I’ve mentioned before that I’m a member of the Golden Egg Academy, a fantastic editorial service and support group for writers. Last weekend, we had another social, where we visited a place where every writer can feel at home – The Roald Dahl Museum.
I’d been to the museum before, but a long time ago. Seeing it as an adult, and as a writer who’s doing her best to be professional (and sometimes even succeeding!), was a very different experience.
First stop was a replica of Dahl’s writing shed, complete with a copy of The Chair so convincing that, apparently, his family hadn’t been able to tell which one was the real one when they’d seen them side by side.
(Forgive the blurry photo. I drink too much coffee and am a rubbish photographer)
The member of staff (let’s pretend that I’m not mentioning her name and have blurred her face to protect her identity, rather than admitting that I have shaky hands and a terrible memory) gave us a really interesting and informative talk about Roald Dahl. For this talk, we sat on the floor on cushions, much to the bemusement of all the small children in the museum, who seemed to think that this was rather undignified behaviour for a group of adults.
We heard about a few things I’d already learned from reading Roald Dahl’s autobiographies (the Wade-Dahl-Till Valve, the hip bone, and the ball of chocolate wrappers), and many things I hadn’t: the fact that Dahl always ate prawns and lettuce for lunch; that in addition to his hip bone, he also kept a jar of his own spinal shavings; and that the original idea for Matilda was actually kind of terrible.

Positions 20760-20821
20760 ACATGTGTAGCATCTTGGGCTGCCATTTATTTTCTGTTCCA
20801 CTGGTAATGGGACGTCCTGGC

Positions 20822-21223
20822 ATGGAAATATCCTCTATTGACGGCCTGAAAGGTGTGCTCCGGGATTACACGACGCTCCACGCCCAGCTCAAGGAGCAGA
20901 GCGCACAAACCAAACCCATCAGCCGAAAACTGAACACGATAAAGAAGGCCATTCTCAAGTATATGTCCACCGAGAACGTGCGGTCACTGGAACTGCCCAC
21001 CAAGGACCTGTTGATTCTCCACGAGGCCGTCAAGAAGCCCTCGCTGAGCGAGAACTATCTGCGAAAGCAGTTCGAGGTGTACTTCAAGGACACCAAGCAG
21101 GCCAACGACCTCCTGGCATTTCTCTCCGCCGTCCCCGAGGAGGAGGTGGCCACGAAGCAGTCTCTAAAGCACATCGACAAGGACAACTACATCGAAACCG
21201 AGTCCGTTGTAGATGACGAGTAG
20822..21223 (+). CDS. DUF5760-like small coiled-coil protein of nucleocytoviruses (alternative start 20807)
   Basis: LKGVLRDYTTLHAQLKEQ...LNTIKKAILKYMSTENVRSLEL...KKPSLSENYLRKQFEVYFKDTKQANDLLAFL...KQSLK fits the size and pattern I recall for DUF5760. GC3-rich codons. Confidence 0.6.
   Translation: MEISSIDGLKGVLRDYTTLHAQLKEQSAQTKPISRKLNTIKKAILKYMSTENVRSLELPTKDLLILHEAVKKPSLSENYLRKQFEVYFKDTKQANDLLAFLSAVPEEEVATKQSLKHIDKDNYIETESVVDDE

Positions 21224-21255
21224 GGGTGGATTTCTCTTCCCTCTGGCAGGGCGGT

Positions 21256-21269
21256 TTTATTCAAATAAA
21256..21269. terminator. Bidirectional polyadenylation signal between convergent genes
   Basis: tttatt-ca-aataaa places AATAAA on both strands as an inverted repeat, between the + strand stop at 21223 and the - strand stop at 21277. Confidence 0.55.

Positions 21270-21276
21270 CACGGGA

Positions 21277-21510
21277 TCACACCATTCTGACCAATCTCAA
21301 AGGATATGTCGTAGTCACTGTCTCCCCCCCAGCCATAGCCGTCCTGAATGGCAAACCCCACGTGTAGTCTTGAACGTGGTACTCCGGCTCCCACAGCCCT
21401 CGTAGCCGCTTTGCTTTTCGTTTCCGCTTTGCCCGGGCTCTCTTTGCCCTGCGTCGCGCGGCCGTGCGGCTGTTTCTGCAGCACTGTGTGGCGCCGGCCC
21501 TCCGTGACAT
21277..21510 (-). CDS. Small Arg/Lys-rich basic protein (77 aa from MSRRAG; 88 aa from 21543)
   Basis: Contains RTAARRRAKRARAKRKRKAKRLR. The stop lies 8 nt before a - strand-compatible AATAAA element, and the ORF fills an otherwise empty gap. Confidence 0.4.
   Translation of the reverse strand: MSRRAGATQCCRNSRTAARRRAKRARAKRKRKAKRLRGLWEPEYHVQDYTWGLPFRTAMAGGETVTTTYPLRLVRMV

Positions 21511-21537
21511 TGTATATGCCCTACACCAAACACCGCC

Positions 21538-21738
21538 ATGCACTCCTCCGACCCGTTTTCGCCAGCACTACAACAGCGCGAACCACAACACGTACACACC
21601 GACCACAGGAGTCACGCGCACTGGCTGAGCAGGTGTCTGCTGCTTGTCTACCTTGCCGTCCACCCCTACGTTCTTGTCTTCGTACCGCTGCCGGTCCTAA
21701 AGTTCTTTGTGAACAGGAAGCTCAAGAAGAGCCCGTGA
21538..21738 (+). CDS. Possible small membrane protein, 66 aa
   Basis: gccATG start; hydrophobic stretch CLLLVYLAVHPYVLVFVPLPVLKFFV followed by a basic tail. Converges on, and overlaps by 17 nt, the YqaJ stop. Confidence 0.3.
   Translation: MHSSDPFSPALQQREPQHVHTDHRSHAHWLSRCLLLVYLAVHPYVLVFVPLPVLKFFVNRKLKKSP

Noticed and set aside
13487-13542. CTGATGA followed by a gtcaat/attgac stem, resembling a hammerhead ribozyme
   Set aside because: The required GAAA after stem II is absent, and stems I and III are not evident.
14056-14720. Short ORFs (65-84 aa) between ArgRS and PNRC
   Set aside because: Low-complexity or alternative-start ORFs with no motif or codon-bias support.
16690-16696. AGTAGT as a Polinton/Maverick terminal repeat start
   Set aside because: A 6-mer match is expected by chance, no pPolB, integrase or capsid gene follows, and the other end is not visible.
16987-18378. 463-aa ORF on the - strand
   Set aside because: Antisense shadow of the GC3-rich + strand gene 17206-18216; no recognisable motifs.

Matilda was probably my favourite Roald Dahl book when I was a kid (I was a bookworm who loved learning, it’s hardly a surprise). Apparently, in the original version, nearly everyone’s character was swapped. Matilda’s parents were lovely. Miss Trunchbull – Miss Actual Trunchbull – was lovely. Miss Honey was lovely, as she remained in the final version, but she was also a gambling addict, which I can’t see happening in many books aimed at young children nowadays. And Matilda herself was completely horrible, and eventually got trampled to death by a racehorse, or met some equivalently grisly end.
Hearing this was, weirdly, really heartening. I’ve been feeling quite down about my writing recently, wondering if the stories I work on are ever going to turn into anything worth reading. Finding out that even Roald Dahl wrote terrible early drafts – drafts that got scathing reviews from a nephew acting as beta reader – was a huge relief. I’m not saying that I think Sigyn is going to be up there with James and the Giant Peach* any time soon, but at least there’s a good chance it’s going to be better than it is now.
The rest of the museum was just as fantastic. We saw the original writing shed, with The Real Chair:
There was a chart on one of the walls, where you could see which of Dahl’s characters matches your height (Buzzfeed, eat your heart out):
I’m the same height as the Vicar of Nibbleswick, which makes me extremely yppah.
We also had a look around Great Missenden itself, seeing the petrol pumps from Danny the Champion of the World:
I had a great day with some great people, and I’m determined to go back to the museum again soon – mostly to eat the Bogtrotter Cake from Cafe Twit.
*Or, as it was originally called, James and the Giant Apple.